Jigsaw Woodcut Prints with Jane Stobart RE and Mustafa Sidki – Weekend 23/24 May
May 23 @ 10:00 - 16:00 BST£150
The theme for this weekend printmaking course is inspired by Edvard Munch’s pioneering ‘jigsaw’ method, where a single woodcut is sawn into separate pieces, inked individually then reassembled before printing as a single image. Ideas for the imagery could be developed from the themes of ‘love’ or ‘angst’ inspired by the title of the British Museum’s 2019 Munch exhibition.
Artists Jane Stobart and Mustafa Sidki have taught many classes together at Ochre Print Studio in recent years and their combined experience as printmakers and tutors offers those attending the opportunity of spending two days of high octane printmaking in the studio.
Dates: Weekend 23/24 May
Times: 10am to 4pm
Cost: £150 / Members £140
Jane Stobart RE is an award winning Artist, Printmaker and Author working in relief and intaglio processes, which include etching, carborundum and woodcut prints. Her work is part of many high-profile collections including The British Museum and the Smithsonian Institute.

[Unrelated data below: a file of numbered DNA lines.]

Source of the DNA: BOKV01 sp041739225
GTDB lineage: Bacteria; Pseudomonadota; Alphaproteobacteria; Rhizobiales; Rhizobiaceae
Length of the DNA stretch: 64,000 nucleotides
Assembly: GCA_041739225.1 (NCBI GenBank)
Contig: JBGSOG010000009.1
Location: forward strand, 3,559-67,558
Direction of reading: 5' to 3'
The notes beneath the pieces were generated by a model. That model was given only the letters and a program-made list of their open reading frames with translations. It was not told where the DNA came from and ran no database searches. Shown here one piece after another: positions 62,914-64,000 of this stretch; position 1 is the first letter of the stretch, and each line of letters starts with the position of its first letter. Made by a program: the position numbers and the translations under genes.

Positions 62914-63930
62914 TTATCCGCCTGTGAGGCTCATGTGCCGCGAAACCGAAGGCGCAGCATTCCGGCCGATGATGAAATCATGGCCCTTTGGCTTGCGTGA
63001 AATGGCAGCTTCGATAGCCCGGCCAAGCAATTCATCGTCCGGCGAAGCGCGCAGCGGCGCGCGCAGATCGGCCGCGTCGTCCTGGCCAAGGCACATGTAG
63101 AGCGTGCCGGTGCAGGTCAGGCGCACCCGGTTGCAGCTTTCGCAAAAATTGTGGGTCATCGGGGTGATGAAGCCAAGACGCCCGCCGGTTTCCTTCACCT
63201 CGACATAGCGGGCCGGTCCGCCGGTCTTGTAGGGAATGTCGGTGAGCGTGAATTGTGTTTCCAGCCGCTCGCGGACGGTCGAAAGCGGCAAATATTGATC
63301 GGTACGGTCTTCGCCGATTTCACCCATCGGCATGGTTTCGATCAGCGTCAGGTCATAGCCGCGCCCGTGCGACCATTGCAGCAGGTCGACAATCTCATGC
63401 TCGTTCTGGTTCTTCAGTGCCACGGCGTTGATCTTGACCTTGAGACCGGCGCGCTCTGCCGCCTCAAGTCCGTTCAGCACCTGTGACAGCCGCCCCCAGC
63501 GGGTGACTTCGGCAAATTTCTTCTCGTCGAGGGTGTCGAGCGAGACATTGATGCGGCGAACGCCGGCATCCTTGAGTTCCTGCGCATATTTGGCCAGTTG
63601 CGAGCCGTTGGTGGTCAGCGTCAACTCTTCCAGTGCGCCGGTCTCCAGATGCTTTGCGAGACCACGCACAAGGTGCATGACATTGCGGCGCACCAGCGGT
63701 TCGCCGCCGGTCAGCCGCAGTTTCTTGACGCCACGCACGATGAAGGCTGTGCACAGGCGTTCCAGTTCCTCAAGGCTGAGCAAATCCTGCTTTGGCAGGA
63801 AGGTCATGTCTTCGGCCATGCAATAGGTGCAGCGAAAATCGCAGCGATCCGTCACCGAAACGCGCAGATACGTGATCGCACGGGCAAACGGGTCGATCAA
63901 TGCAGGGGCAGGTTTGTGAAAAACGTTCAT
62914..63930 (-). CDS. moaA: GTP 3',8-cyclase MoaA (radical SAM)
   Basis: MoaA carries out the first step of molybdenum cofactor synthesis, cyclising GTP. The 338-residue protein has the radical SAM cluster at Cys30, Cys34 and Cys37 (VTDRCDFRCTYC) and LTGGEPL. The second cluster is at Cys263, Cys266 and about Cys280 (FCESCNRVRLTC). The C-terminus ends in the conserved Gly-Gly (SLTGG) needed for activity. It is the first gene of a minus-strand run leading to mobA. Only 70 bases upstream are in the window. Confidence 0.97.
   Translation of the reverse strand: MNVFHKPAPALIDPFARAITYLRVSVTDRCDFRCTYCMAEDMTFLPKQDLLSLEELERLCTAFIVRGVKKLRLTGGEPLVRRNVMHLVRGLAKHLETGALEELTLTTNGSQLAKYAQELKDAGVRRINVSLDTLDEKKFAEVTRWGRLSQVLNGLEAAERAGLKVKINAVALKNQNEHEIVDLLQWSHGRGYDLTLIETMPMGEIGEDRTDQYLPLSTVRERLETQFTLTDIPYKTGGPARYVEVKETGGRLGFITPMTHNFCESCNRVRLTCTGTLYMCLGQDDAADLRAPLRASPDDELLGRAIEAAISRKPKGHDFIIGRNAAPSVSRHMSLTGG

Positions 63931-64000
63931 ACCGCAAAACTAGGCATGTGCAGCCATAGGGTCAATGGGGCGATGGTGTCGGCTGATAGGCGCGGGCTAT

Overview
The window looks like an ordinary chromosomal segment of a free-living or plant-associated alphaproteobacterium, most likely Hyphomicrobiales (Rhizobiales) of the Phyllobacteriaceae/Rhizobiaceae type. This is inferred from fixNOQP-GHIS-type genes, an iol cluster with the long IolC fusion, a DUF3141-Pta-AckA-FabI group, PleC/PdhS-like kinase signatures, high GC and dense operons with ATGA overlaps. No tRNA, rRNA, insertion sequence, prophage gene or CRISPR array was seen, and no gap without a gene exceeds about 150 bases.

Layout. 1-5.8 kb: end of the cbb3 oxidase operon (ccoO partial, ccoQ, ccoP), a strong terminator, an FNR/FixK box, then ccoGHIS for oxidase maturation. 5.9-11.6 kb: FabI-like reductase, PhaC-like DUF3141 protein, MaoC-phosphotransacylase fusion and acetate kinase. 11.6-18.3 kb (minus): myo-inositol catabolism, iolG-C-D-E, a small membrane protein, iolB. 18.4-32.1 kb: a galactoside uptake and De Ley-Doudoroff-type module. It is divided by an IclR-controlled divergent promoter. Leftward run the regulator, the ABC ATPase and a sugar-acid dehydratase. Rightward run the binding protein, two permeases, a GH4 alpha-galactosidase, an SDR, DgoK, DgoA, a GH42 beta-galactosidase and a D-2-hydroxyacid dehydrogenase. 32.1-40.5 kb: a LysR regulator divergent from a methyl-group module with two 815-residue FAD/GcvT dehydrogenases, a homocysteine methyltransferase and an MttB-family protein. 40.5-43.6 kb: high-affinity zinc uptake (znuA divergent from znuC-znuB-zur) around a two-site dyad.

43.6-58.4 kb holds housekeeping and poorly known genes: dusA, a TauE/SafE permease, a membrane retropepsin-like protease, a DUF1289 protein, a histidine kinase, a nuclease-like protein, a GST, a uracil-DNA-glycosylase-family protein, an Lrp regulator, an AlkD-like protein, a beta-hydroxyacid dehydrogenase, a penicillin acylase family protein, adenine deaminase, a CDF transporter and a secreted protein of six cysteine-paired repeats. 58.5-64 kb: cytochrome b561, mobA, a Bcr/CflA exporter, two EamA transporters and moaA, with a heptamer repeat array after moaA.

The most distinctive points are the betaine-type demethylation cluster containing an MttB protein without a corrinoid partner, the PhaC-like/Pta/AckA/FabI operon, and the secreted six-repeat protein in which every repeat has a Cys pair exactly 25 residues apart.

Mustafa Sidki is a well established artist, printmaker and tutor. He uses relief printmaking with monoprint, wooden type and linocuts to create unique prints. He also explores 3-D forms that incorporate construction with traditional printmaking methods. Everything he creates starts life, or has been recorded, in a sketchbook. These sketchbooks are on going, forming a rich document of thoughts and ideas, both technical and conceptual.
Munch took no instruction in any form of printmaking, but watched and learned from the technicians themselves. It was new for him to work in dialogue with someone else. He also experimented alone, however. For example, he made a number of woodcuts for which he chopped up the block with a fretsaw, inked each segment separately, and then fitted them back together like a jigsaw puzzle. In this way, he avoided any overlay of ink, and, in prints such as Moonlight I (1896) and Two Human Beings. The Lonely Ones (1899), the white lines separating the figures from their ground – as well as from each other – serve to intensify the sense of isolation.